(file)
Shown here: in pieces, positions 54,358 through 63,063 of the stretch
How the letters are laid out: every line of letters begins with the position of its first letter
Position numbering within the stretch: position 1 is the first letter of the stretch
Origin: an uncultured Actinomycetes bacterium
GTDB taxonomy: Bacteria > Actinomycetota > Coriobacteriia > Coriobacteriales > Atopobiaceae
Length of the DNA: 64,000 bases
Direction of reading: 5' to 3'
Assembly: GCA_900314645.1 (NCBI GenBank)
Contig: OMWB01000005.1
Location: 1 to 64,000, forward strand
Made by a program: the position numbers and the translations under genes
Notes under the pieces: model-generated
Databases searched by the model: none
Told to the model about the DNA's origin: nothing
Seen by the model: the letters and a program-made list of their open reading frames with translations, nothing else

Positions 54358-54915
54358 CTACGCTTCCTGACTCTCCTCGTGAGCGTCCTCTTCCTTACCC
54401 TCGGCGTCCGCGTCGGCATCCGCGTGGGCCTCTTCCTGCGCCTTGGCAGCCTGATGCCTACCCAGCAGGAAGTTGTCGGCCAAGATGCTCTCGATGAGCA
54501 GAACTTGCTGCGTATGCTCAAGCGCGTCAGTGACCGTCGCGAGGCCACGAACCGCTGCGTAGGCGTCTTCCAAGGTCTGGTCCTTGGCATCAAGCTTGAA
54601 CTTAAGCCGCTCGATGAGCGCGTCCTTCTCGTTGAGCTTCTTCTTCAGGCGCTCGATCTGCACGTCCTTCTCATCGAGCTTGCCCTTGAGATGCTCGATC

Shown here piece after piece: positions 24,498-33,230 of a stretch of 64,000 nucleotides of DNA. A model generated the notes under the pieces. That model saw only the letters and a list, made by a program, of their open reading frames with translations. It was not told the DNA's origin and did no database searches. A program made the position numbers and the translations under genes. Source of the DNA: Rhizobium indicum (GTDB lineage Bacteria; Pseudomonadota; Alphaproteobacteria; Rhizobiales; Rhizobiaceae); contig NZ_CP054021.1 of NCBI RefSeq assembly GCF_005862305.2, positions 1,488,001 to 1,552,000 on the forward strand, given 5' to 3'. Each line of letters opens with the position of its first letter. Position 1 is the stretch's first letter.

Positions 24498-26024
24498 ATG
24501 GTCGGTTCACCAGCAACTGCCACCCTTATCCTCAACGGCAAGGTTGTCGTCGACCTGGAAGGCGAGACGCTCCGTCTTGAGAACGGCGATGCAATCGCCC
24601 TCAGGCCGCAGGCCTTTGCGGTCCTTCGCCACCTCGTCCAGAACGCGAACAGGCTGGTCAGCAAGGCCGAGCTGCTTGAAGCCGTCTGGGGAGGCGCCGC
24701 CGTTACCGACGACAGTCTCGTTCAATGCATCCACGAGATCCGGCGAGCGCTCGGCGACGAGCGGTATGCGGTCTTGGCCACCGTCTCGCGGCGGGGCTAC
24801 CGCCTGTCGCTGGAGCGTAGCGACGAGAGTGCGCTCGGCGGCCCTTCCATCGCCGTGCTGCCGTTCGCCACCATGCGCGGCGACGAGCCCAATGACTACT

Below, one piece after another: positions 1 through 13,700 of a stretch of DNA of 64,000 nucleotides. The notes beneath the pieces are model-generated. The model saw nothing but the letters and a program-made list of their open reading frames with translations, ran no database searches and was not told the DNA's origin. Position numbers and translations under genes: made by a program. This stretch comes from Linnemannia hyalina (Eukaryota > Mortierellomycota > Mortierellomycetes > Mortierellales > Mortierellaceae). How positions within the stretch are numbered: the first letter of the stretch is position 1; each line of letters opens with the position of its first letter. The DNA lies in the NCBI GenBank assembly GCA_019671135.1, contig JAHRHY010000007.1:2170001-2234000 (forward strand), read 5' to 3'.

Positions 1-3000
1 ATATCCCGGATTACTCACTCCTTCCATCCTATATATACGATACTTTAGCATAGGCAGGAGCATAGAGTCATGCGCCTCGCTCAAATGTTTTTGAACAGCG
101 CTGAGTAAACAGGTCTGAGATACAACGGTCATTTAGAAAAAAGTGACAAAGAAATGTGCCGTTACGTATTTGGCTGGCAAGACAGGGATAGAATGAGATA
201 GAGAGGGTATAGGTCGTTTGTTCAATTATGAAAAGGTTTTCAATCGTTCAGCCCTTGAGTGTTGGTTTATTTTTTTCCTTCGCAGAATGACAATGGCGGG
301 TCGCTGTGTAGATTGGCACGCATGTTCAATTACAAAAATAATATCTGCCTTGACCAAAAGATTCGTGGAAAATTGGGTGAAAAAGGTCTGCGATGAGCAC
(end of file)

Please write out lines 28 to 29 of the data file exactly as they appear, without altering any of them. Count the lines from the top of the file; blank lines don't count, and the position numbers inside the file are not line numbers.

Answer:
Below, one piece after another: positions 1 through 13,700 of a stretch of DNA of 64,000 nucleotides. The notes beneath the pieces are model-generated. The model saw nothing but the letters and a program-made list of their open reading frames with translations, ran no database searches and was not told the DNA's origin. Position numbers and translations under genes: made by a program. This stretch comes from Linnemannia hyalina (Eukaryota > Mortierellomycota > Mortierellomycetes > Mortierellales > Mortierellaceae). How positions within the stretch are numbered: the first letter of the stretch is position 1; each line of letters opens with the position of its first letter. The DNA lies in the NCBI GenBank assembly GCA_019671135.1, contig JAHRHY010000007.1:2170001-2234000 (forward strand), read 5' to 3'.

Positions 1-3000